Pakistan-Afghanistan Update: Taliban Set Talks Preconditions At Doha Conference; Bacha Khan University Suspects Arrested

Topline

  • Taliban representatives attended a Pugwash-sponsored conference in Doha over the weekend, where they insisted that the international community would need to remove Taliban leaders from the international UN blacklist, end travel bans, and free Taliban prisoners before peace talks could begin, among other steps; a spokesman for Pres. Ghani said that it was “unacceptable” for the Taliban to make preconditions for the talks. Pakistani military officials announced the arrest of five suspects in connection to the attack on Bacha Khan University in Charsadda last week, reiterating their conclusion that the attack was directed by Pakistani Taliban militants based in Afghanistan. The National Directorate of Security announced the arrest of eight Haqqani network-linked suspects in connection to the attack on a TOLO production team last week; no further details have been provided. Pres. Ghani attended prayer services for the victims on Sunday. In a statement on Monday, Chief of Army Staff Raheel Sharif ruled out any extension to his three-year term, which is due to expire in November. NATO and Afghan defense ministry officials report that commander of the Afghan National Army’s 215 Maiwand Corps, leading operations in Helmand, has been replaced, along with several other senior officers. The Balochistan home minister survived a roadside bombing on Friday, which was claimed by the Baloch Republican Army. Anonymous Pakistani diplomatic sources suggest that a foreign secretary-level meeting with India could take place in February. The PPP won most seats in rescheduled local elections in the Sanghar district, previously seen as the main power base of the rival PML-F; former home minister Zulfikar Mirza has alleged rigging in Badin, where results have yet to be announced. Balochistan officials have announced plans to end gender segregation in government primary schools, effective in March.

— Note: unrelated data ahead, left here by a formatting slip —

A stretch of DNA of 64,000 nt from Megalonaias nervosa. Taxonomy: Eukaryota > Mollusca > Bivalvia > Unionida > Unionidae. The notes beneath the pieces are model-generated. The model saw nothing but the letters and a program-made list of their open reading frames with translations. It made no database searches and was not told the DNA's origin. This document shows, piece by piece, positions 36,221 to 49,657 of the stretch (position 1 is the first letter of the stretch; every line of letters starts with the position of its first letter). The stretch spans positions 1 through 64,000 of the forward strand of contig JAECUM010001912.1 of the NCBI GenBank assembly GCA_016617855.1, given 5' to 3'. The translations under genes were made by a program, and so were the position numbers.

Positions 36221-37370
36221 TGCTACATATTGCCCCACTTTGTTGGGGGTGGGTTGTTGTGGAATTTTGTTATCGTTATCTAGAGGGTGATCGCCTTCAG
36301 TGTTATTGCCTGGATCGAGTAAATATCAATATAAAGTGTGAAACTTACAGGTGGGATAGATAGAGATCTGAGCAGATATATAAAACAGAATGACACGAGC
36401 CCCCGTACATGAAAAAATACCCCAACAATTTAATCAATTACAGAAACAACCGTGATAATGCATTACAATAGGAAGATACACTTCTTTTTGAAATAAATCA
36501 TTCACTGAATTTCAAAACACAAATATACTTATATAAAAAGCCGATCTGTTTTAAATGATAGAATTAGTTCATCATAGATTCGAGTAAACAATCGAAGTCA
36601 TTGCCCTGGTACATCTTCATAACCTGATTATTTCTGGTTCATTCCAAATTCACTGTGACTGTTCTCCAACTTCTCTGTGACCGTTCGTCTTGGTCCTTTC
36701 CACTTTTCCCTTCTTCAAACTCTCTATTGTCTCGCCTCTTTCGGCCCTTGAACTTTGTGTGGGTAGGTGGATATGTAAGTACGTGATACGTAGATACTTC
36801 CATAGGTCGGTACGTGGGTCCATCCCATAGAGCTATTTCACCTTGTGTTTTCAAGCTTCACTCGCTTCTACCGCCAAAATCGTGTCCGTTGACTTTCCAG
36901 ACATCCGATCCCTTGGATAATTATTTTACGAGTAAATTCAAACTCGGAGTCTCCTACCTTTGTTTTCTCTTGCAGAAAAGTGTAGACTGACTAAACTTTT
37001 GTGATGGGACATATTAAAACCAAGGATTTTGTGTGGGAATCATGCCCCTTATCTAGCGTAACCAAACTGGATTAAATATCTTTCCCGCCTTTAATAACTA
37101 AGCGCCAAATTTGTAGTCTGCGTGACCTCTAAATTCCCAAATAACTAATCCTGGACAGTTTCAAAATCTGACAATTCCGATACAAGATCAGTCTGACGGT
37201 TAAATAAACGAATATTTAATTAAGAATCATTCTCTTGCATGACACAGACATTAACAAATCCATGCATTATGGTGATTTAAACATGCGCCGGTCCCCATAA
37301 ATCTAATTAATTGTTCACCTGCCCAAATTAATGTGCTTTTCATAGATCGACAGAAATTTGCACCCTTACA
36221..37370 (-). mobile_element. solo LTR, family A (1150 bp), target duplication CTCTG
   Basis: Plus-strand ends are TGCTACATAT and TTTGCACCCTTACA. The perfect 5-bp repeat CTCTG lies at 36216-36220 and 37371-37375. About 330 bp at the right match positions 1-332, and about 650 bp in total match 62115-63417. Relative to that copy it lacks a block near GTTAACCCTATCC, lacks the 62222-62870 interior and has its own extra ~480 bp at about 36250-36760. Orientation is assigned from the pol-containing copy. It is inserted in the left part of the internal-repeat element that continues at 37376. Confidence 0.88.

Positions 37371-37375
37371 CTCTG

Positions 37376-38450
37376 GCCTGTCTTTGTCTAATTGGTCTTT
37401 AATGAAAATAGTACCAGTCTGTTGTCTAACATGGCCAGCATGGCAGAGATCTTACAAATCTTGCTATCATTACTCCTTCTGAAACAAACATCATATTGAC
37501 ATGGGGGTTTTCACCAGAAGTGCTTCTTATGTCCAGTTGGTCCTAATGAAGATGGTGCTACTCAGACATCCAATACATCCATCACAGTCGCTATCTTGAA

Pakistan — Security

  • Bacha Khan University Attack Aftermath: The chief Pakistani military spokesman, Lt. Gen. Asim Bajwa, held a press conference on Saturday, during which he played excerpts of a phone call that he said was made between one of the gunmen and an unidentified Pakistani reporter during the attack on the Bacha Khan University in Charsadda last week. Bajwa reiterated previous reports that the attack was coordinated from Afghanistan, and that the attackers were using Afghan-registered SIM cards in their phones, but said that Pakistan’s concern was the Afghan government’s “border management,” not that it was responsible for the attack. Speaking to reporters on Sunday, Prime Minister Sharif said that “Pakistan and Afghanistan are strictly following this agreement [not to allow militants to carry out attacks on the other’s territory] but there are certain elements in Afghanistan who are attacking Pakistan on their own”, saying that “such attacks should be stopped”. A spokesman for Pres. Ghani reiterated that “it is not policy of Afghanistan’s government to allow terrorist groups to use its soil against any country, group or people”. Bajwa also announced the arrests of five “facilitators” of the attack who provided surveillance and logistical support for the attackers, four of whom were paraded before the press; one more is reported to still be at large. Chief of Army Staff Raheel Sharif chaired a security review meeting at the Peshawar Corps headquarters earlier on Saturday, although no details of that meeting have been disclosed; on Friday, the Khyber Paktunkhwa provincial apex committee ordered an investigation of existing security arrangements on the day of the attack. Bacha Khan University reopened on Monday, but school officials announced shortly afterwards that it would be closed indefinitely, citing the “traumatic effect” of the attack on students; Reuters reports that students demonstrated on university grounds at the opening, calling for security. In Balochistan, officials have ordered the creation of a special security force for universities and colleges, and in Sindh the director of the Rangers met with governor Ishrat ul Ebad to discuss security at universities in the province. [AP] [AFP] [AFP] [ET]